Freshly harvested herbs are wonderful in breads; particularly focaccia. To create the quick bread featured in The Herbal Kitchen cookbook, I used rosemary and some of my braided cippolini onions (see my post on braiding onions here). If you don’t have a stand mixer, you can also make this bread in a food processor or even by hand. The stand mixer just makes it fast and easy. As far as the recipe goes, other than a last minute addition of parmesan cheese, I pretty much stuck to what was printed. But of course with focaccia you can add many different kinds of herbs, olives, tomatoes, etc. I did alter the method slightly, as I prefer Rose Beranbaum’s fold-over technique for herbed focaccia.Â When the herbs and cheese are placed just under a thin flap of dough —as opposed to spread over the top of the loaf— they remain moist and un-scorched, while the top of the bread turns golden brown.Â Rose Levy Beranbaum’s The Bread Bible is a fantastic resource for home bakers, as is her website/blog linked here. And on a cold winter day, a warm, herb-filled bread is justÂ delicious…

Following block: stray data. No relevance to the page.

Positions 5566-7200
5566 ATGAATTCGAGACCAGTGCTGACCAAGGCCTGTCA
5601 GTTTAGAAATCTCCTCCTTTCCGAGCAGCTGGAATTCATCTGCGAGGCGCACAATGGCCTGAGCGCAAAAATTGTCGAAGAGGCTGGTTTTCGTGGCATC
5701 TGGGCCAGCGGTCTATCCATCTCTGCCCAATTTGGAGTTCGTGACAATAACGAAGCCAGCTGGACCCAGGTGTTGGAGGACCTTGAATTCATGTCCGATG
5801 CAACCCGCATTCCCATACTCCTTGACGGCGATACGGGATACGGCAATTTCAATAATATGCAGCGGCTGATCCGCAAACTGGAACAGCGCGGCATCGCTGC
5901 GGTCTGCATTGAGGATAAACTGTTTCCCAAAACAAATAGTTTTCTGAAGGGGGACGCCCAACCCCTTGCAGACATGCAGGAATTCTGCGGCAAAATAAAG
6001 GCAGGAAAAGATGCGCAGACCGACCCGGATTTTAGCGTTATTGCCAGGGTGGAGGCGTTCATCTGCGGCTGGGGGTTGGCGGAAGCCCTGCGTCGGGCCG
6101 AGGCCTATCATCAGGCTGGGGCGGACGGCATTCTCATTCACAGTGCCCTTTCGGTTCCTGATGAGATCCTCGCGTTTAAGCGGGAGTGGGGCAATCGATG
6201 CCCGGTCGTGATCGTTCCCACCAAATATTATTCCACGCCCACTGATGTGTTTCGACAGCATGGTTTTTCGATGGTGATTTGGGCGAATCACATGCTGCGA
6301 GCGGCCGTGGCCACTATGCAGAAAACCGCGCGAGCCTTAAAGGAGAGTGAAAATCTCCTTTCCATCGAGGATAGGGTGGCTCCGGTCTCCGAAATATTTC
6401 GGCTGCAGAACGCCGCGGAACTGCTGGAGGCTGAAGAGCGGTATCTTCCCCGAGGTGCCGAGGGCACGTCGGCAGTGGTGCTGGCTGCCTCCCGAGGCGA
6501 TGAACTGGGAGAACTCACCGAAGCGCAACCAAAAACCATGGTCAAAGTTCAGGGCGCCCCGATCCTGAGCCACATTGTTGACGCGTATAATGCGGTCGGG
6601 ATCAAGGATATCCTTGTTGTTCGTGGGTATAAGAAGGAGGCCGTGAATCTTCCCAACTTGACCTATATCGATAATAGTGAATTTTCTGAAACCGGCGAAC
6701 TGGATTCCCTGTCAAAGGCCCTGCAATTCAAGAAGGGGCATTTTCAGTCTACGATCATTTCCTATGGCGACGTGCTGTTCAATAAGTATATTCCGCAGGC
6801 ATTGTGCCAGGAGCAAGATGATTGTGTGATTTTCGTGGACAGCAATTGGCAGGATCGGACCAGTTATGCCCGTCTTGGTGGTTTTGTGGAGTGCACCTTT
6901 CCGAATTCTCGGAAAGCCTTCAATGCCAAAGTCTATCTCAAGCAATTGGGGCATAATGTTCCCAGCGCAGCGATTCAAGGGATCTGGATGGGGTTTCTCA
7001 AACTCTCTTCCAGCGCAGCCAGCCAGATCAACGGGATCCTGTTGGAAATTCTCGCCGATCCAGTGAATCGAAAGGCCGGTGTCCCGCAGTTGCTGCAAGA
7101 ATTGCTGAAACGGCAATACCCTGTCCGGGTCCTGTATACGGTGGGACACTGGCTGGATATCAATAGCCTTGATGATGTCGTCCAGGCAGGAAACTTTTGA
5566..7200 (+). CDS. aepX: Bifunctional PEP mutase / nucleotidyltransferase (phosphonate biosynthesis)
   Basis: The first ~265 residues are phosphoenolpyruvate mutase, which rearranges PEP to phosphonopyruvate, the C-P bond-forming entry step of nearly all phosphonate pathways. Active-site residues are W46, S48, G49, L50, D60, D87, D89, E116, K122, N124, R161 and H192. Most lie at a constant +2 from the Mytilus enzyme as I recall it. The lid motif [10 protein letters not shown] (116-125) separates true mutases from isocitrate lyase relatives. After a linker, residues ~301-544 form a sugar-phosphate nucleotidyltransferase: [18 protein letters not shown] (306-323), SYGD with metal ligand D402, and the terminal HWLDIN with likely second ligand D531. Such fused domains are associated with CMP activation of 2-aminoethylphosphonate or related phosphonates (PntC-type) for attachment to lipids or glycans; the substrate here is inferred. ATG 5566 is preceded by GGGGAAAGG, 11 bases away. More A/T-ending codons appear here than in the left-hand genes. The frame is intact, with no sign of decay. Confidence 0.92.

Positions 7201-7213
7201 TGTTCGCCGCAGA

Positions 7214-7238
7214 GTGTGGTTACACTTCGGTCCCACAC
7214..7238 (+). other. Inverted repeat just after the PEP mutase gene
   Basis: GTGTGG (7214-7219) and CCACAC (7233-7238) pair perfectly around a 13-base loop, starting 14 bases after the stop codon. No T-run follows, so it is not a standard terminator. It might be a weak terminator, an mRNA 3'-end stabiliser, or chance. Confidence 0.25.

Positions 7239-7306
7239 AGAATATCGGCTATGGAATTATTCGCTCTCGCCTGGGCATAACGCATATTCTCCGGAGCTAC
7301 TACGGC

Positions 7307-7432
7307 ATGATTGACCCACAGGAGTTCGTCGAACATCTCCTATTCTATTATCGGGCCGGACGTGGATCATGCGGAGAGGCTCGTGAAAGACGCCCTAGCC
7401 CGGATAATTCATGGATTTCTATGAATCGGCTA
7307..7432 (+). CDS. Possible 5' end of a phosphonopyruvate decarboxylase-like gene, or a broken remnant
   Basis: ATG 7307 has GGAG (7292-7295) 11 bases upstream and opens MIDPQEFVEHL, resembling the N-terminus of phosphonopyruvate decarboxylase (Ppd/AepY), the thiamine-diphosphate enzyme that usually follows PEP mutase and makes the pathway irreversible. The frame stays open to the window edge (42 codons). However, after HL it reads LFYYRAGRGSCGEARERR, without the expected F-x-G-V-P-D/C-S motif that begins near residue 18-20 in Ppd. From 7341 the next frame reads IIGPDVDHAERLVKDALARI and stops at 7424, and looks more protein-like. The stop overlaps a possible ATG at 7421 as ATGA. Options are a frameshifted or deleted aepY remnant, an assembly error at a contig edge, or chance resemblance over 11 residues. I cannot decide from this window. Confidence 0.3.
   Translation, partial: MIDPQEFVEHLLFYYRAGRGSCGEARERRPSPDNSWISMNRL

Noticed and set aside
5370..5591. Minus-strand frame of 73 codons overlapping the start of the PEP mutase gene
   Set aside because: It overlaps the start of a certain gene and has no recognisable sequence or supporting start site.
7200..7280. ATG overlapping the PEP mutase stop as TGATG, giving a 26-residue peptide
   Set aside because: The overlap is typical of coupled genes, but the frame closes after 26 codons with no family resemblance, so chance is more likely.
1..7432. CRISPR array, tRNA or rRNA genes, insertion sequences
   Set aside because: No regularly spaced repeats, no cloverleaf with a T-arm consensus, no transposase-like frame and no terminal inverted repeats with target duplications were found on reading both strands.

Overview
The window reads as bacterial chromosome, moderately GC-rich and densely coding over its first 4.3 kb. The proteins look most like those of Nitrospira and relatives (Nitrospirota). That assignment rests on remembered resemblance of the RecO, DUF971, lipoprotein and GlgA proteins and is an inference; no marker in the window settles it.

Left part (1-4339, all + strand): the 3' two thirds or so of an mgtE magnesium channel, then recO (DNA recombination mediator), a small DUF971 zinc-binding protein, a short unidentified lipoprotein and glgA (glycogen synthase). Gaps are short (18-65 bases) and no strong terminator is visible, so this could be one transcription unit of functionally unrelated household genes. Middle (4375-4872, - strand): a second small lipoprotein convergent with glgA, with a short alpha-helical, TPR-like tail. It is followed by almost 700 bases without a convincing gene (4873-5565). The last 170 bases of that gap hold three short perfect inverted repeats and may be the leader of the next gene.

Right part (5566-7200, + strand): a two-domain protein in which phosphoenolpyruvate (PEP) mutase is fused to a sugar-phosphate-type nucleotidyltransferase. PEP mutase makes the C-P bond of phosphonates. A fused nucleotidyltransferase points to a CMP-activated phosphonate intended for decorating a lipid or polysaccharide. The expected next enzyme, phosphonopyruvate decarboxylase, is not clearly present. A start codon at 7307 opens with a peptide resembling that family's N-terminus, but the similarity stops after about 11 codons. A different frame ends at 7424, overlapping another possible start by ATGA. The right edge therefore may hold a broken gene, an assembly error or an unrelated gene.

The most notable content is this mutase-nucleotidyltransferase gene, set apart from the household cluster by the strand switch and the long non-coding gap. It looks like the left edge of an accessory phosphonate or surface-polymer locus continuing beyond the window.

Rosemary & Onion Focaccia
1 1/2Â Â Â Â Â Teaspoons dry yeast
1 1/2Â Â Â Â Â Cups warm water
1 Â Â Â Â Â Â Â Â Teaspoon fine salt
6 Â Â Â Â Â Â Â Â Tablespoons extra virgin olive oil
3 1/2 Â Â Â Â Â Cups all-purpose flour
1Â Â Â Â Â Â Â Â Â Large onion sliced (or 2-3 med. cippolini onions)
3Â Â Â Â Â Â Â Â Â Tablespoons coarsely chopped fresh rosemary
1/4 Â Â Â Â Â Â Â Cup freshly grated Reggiano Parmesan cheese (optional)
3/4 Â Â Â Â Â Â Â Teaspoon kosher salt
Attach the dough hook to a stand mixer. Add the warm water to the mixing bowl and sprinkle the yeast on top. Wait a couple of minutes and stir to dissolve. Stir in 1 tablespoon of olive oil and 1 teaspoon of fine salt. Turn the machine on low and slowly add the flour through the mixing chute. Mix on low speed for a couple of minutes, and then knead on medium speed for 5 minutes. The dough will look sticky. Stop the machine and remove the bowl from the mixer. Cover the bowl with a kitchen towel or plastic wrap, and set aside in a warm location to rise for at least one hour (more is good —Rose recommends a 3 or 4 hour initial rise—but fast sometimes must do, and in this case I think Â well).